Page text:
Table 1

Framework of actions for intervention development

ActionConsider the relevance and importance of the following
Plan the development processIdentify the problem to be targeted and refine understanding of it throughout the process.
Assess whether the problem is a priority.
Consider which aspects of the problem are amenable to change.
Ask whether a new intervention is really needed and if the potential benefit of the new intervention justifies the cost of development.
Determine the time needed to undertake intervention development.
Obtain sufficient resources/funding for the intervention development study.
Draw on one or more of the many published intervention development approaches, recognising that there is no evidence about which approach is best and apply flexibly depending on the problem and context.
Involve stakeholders during the planning process (see next Action).
Produce a protocol detailing the processes to be undertaken to develop the intervention.
Involve stakeholders, including those who will deliver, use and benefit from the interventionWork closely with relevant stakeholders throughout the development process: patients, the public, the target population, service providers, those who pay for health and social services or interventions, policymakers and intervention design specialists.
Develop a plan at the start of the process to integrate public and patient involvement into the intervention development process.
Identify the best ways of working with each type of stakeholder, from consultation through to coproduction, acknowledging that different ways may be relevant for different stakeholders at different times.
Use creative activities within team meetings to work with stakeholders to understand the problem and generate ideas for the intervention.
Bring together a team and establish decision-making processesInclude within the development team individuals with relevant expertise: in the problem to be addressed by the intervention including those with personal experience of the problem, in behaviour change when the intervention aims to change behaviour, in maximising engagement of stakeholders and with a strong track record in designing complex interventions.
It may be hard to make final decisions about the content, format and delivery of the intervention, so only some team members may do this. There is no consensus about the size or constituency of the team that makes these final decisions, but it is important early on to agree a process for making decisions within the team.
Review published research evidenceReview published research evidence before starting to develop the intervention and throughout the development process for example, to identify existing interventions, to understand the evidence base for each proposed substantive intervention component.
Look for, and take into account, evidence that the proposed intervention may not work in the way intended.
Draw on existing theoriesIdentify an existing theory or framework of theories to inform the intervention at the start of the process, for example, behaviour change or implementation theory.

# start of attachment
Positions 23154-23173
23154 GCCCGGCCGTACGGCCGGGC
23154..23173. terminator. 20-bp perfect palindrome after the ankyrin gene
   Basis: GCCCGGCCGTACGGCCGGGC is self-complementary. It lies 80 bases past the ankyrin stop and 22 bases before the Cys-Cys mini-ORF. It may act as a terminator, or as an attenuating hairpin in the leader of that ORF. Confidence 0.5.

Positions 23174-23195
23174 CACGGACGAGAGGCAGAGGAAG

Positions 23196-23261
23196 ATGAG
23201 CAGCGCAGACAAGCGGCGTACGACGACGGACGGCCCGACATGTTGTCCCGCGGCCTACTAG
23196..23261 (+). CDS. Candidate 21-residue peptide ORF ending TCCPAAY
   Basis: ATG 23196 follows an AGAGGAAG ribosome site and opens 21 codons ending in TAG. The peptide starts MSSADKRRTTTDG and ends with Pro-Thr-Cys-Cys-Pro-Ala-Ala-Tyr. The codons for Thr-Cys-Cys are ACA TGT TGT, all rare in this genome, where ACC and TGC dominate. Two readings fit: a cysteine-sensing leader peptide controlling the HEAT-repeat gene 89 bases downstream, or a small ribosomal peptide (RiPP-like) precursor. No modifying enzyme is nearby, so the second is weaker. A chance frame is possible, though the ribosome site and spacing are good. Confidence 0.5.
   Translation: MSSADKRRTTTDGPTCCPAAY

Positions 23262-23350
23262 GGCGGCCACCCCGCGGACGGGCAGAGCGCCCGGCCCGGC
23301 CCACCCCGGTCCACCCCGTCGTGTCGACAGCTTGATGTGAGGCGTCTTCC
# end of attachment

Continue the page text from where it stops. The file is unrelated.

Where relevant, draw on more than one existing theory or framework of theories for example, both psychological and organisational theories.
Articulate programme theoryDevelop a programme theory. The programme theory may draw on existing theories. Aspects of the programme theory can be represented by a logic model or set of models.
Test and refine the programme theory throughout the development process.
Undertake primary data collectionUse a wide range of research methods throughout, for example, qualitative research to understand the context in which the intervention will operate, quantitative methods to measure change in intermediate outcomes.
Understand contextUnderstand the context in which the intervention will be implemented. Context may include population and individuals; physical location or geographical setting; social, economic, cultural and political influences and factors affecting implementation, for example, organisation, funding and policy.
Pay attention to future implementation of the intervention in the real worldFrom the start, understand facilitators and barriers to reaching the relevant population, future use of the intervention, ‘scale up’ and sustainability in real world contexts.
Design and refine the interventionGenerate ideas about content, format and delivery with stakeholders.
Once an early version or prototype of the intervention is available, refine or optimise it using a series of iterations. Each iteration includes an assessment of how acceptable, feasible and engaging the intervention is, including potential harms and unintended consequences, resulting in refinements to the intervention. Repeat the process until uncertainties are resolved.
Check that the proposed mechanisms of action are supported by early testing.
End the development phaseThere are no established criteria for stopping the intensive development phase and moving on to the feasibility/pilot or evaluation phases. The concepts of data saturation and information power may be useful when assessment of later iterations of the intervention produces few changes.
Describe the intervention to facilitate transferability of an intervention outside the original team and location in which it was developed.
Write up the intervention development process so that judgements can be made about the quality of the process, links can be made in the future between intervention development processes and the subsequent success of interventions, and others can learn how it can be done